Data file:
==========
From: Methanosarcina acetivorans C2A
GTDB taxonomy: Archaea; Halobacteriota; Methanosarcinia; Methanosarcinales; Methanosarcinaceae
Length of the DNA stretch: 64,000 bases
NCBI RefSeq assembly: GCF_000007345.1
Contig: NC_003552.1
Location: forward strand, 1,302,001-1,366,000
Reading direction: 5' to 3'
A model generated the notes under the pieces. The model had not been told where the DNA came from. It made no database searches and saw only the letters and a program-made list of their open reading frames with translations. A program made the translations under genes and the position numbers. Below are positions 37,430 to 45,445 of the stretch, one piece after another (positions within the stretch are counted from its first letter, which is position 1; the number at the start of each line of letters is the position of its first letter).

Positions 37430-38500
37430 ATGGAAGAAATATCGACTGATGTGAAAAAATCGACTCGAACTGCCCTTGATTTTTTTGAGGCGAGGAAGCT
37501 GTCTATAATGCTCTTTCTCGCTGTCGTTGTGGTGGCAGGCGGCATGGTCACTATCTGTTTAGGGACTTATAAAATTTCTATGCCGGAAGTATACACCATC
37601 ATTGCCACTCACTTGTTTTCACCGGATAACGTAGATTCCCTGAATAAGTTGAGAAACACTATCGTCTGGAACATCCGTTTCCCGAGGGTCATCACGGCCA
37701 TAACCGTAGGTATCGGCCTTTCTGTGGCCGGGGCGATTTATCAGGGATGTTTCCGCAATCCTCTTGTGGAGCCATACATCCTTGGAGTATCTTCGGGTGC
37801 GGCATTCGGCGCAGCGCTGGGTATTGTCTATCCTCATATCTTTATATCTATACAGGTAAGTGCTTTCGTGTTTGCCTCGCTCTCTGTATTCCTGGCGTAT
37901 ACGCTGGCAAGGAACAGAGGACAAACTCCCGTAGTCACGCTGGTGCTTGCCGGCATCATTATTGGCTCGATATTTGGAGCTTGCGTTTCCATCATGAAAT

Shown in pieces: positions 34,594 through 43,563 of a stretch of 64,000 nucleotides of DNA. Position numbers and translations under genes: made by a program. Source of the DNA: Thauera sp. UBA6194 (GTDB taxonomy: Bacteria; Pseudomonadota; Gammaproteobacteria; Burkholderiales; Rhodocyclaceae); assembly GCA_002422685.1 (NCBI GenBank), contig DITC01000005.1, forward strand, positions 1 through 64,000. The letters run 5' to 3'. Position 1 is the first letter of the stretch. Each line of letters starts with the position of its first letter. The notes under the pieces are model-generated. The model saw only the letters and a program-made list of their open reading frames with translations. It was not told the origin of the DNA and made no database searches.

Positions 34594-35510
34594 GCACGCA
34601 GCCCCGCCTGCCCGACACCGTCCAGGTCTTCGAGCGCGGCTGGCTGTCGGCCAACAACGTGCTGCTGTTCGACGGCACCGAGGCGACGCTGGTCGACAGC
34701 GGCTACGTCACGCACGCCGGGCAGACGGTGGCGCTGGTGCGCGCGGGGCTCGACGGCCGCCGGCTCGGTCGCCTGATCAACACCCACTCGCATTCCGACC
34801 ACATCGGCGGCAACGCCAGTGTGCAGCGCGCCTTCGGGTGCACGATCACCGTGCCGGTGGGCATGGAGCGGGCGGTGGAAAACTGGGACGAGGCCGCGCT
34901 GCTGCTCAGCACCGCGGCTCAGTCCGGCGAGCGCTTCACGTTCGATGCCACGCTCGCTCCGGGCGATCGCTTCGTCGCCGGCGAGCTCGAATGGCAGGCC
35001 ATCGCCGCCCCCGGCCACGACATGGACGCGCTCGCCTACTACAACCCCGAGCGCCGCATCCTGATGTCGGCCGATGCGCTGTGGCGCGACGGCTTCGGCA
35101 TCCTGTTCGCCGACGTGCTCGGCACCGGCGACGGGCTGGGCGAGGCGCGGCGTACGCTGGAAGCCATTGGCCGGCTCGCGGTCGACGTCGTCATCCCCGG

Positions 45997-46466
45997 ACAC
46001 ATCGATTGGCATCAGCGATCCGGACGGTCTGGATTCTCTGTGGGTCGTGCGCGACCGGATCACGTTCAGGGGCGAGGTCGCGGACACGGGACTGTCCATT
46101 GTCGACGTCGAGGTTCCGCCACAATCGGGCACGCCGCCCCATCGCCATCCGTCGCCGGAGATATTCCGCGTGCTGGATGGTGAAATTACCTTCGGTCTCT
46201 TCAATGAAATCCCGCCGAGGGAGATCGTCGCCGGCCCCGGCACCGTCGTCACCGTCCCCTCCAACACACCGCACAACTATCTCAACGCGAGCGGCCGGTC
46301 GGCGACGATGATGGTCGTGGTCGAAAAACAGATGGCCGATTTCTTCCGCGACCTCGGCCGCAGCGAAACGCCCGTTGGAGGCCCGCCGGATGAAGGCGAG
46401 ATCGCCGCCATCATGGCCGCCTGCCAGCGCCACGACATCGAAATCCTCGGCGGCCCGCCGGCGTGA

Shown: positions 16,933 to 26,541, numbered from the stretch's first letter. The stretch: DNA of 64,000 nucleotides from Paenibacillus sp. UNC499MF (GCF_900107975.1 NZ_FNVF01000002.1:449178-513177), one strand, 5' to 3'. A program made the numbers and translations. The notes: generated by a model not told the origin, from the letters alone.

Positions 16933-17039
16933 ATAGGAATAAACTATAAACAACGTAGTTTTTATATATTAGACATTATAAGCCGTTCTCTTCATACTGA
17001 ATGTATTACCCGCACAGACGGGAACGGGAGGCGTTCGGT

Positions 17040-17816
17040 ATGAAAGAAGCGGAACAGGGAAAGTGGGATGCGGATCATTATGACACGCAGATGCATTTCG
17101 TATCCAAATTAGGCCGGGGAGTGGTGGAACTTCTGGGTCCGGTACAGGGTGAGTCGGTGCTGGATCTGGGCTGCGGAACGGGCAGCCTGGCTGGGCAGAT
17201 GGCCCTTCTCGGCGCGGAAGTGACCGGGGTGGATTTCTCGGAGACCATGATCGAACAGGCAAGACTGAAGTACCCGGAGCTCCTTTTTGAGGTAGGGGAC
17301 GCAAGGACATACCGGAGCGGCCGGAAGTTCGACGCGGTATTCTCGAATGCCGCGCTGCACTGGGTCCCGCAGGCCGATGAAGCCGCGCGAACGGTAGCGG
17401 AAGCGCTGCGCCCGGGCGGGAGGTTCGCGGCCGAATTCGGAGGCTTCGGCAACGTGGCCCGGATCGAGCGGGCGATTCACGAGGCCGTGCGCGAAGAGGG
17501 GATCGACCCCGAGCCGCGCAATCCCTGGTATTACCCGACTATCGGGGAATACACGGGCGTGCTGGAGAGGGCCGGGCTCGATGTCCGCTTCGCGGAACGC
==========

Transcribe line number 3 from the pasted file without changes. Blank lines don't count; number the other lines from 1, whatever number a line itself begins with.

Length of the DNA stretch: 64,000 bases